Countrywide CEO settles with SEC
Angelo Mozilo agrees to pay $67.5 million to settle civil fraud charges with the SEC stemming from the subprime mortgage crisis. Two other executives also settle.
Countrywide was once the nation's largest mortgage lender but ran into deep trouble when it started making thousands of subprime mortgages that went bad. The company was sold to Bank of America (BAC) in 2008 and renamed Bank of America Home loans.
The two other defendants in the case, former Countrywide President David Sambol and former Chief Financial Officer Eric Sieracki, also settled with the SEC.
Sambol agreed to pay just over $5.5 million in penalties while Sieracki agreed to pay $130,000.
The settlements, whose likelihood was first reported in The Wall Street Journal Thursday, came only days before the start of a jury trial in federal court here on the case.
As is typical of a settlement, all three defendants, who reached the settlements without admitting or denying wrongdoing, also agreed to injunctions against future violations of securities law.
Additionally, Mozilo agreed to a permanent ban on serving as an officer or a director of a public company. Sambol agreed to a three-year ban.
Of Mozilo's total, $22.5 million was in civil penalties and $45 million in disgorgement, or potential returns to investors. Of Sambol's total, $5 million represented such repayments.
In a suit filed last year, the SEC accused the three defendants of hiding from the public growing problems in Countrywide's portfolio of risky loans.
Those problems eventually led to Countrywide's sale to Bank of America in 2008.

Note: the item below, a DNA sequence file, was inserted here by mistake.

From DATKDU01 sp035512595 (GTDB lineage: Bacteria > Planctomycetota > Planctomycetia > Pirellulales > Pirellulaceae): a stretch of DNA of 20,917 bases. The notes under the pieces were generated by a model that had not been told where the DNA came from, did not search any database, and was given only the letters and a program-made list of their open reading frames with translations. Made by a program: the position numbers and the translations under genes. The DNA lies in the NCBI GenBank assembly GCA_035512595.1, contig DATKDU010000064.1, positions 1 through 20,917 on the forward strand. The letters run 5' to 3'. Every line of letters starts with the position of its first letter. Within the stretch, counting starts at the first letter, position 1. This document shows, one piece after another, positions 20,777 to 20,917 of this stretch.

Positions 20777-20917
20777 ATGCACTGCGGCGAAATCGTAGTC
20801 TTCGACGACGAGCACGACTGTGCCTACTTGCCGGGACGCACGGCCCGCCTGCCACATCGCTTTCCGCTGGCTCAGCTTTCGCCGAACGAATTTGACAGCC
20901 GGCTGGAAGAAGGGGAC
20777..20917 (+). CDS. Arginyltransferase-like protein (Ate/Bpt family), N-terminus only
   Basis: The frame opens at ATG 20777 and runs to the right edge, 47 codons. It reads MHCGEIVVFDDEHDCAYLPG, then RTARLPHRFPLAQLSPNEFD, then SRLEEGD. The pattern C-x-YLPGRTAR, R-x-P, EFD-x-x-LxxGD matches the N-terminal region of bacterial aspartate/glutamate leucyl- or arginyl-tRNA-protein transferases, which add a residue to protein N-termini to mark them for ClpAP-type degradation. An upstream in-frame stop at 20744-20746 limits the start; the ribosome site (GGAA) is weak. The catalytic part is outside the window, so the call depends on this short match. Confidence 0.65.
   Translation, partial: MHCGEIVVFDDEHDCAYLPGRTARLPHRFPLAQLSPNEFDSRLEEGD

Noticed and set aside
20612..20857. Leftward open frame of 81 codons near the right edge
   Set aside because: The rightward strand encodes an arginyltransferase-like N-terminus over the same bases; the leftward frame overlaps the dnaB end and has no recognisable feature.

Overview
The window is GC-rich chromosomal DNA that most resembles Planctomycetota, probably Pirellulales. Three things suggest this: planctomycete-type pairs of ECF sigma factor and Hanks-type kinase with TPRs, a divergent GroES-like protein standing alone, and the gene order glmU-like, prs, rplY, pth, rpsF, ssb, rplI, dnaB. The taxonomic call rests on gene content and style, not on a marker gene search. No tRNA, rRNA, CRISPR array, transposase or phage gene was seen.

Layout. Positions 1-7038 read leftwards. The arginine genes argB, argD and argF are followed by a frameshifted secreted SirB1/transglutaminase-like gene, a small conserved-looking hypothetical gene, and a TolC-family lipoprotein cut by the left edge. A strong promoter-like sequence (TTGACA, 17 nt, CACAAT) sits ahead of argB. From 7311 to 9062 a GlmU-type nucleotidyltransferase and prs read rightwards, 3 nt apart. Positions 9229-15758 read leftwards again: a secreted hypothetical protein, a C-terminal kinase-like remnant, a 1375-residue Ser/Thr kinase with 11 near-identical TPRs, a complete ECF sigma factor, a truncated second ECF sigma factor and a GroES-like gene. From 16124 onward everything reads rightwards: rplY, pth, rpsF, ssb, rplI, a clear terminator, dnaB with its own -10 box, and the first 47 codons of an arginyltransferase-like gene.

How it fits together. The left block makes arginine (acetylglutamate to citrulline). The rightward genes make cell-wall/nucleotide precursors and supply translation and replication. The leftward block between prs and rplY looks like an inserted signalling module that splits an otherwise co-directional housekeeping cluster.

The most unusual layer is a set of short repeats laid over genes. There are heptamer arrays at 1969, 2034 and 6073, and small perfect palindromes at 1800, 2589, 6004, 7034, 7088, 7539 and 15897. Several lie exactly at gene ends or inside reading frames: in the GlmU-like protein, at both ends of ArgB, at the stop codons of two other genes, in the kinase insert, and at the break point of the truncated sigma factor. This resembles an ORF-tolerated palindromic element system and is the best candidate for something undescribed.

Bank of America wasn't involved in the SEC suit, but is paying the entirety of Sambol's $5 million disgorgement, The Journal said.
It couldn't be immediately determined whether Bank of America would be covering any of Mozilo's $45 million in disgorgement. The SEC also accused Mozilo of insider trading in his sale of nearly $140 million of Countrywide stock.
The SEC's Countrywide case is one of the biggest federal enforcement actions to yet surface out of the 2008 meltdown of the nation's financial markets. The settlements were disclosed at a court hearing here Friday before Judge John Walter, who was presiding over the case.
The case was go to trial on Tuesday, and settlement talks heated up this week.
The trio had a good reason to settle: A lengthy trial held the potential for surfacing information that could be damaging to three men in relation to the criminal probe, observers told The Journal today.
Losing the SEC cases could influence a possible future criminal jury and also hurt their efforts to defend private civil suits brought in the wake of Countrywide's woes.
that frikkin moziloasshole should be frikken :waterboarded, like his ------- bed partners bushy and dick-da-**** cheney!!!!!!!!!!!!!!!!!!!!!!! those three stooges should be hung!!!!!!!!!!!!!!!! got it????? i thought so folks!!!!!!!!!!!!!!!!!!!!!!!!!!!!!!!!!!!!!!!!!!!!!!!!!!!!!!!!!!!!!!!!!!!
Mozilo, who helped found the company in 1969, was charged with selling shares in the company without disclosing the company's rapidly declining financial health.
Something is very wrong with this result. Why arent they going after the Congress that pushed them into the SUBPRIME market, or seized the company and along with Fannie/Freddie turned them over to someone that can communicate with mortgage holders and solve the problem without crashing the world economies???
Me thinks SEC is protecting the Obama-ites who were paid off by campaign donations from Fannie/Freddie!!!
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[BRIEFING.COM] Equity indices closed out the month of August on a modestly higher note. The Russell 2000 (+0.6%) and Nasdaq Composite (+0.5%) finished ahead of the S&P 500 (+0.3%), which extended its August gain to 3.8%. Blue chips lagged with the Dow Jones Industrial Average (+0.1%) spending the bulk of the session in the red.
The final week of August represented one of the quietest stretches for the stock market so far this year. The first four sessions of the week produced the ... More
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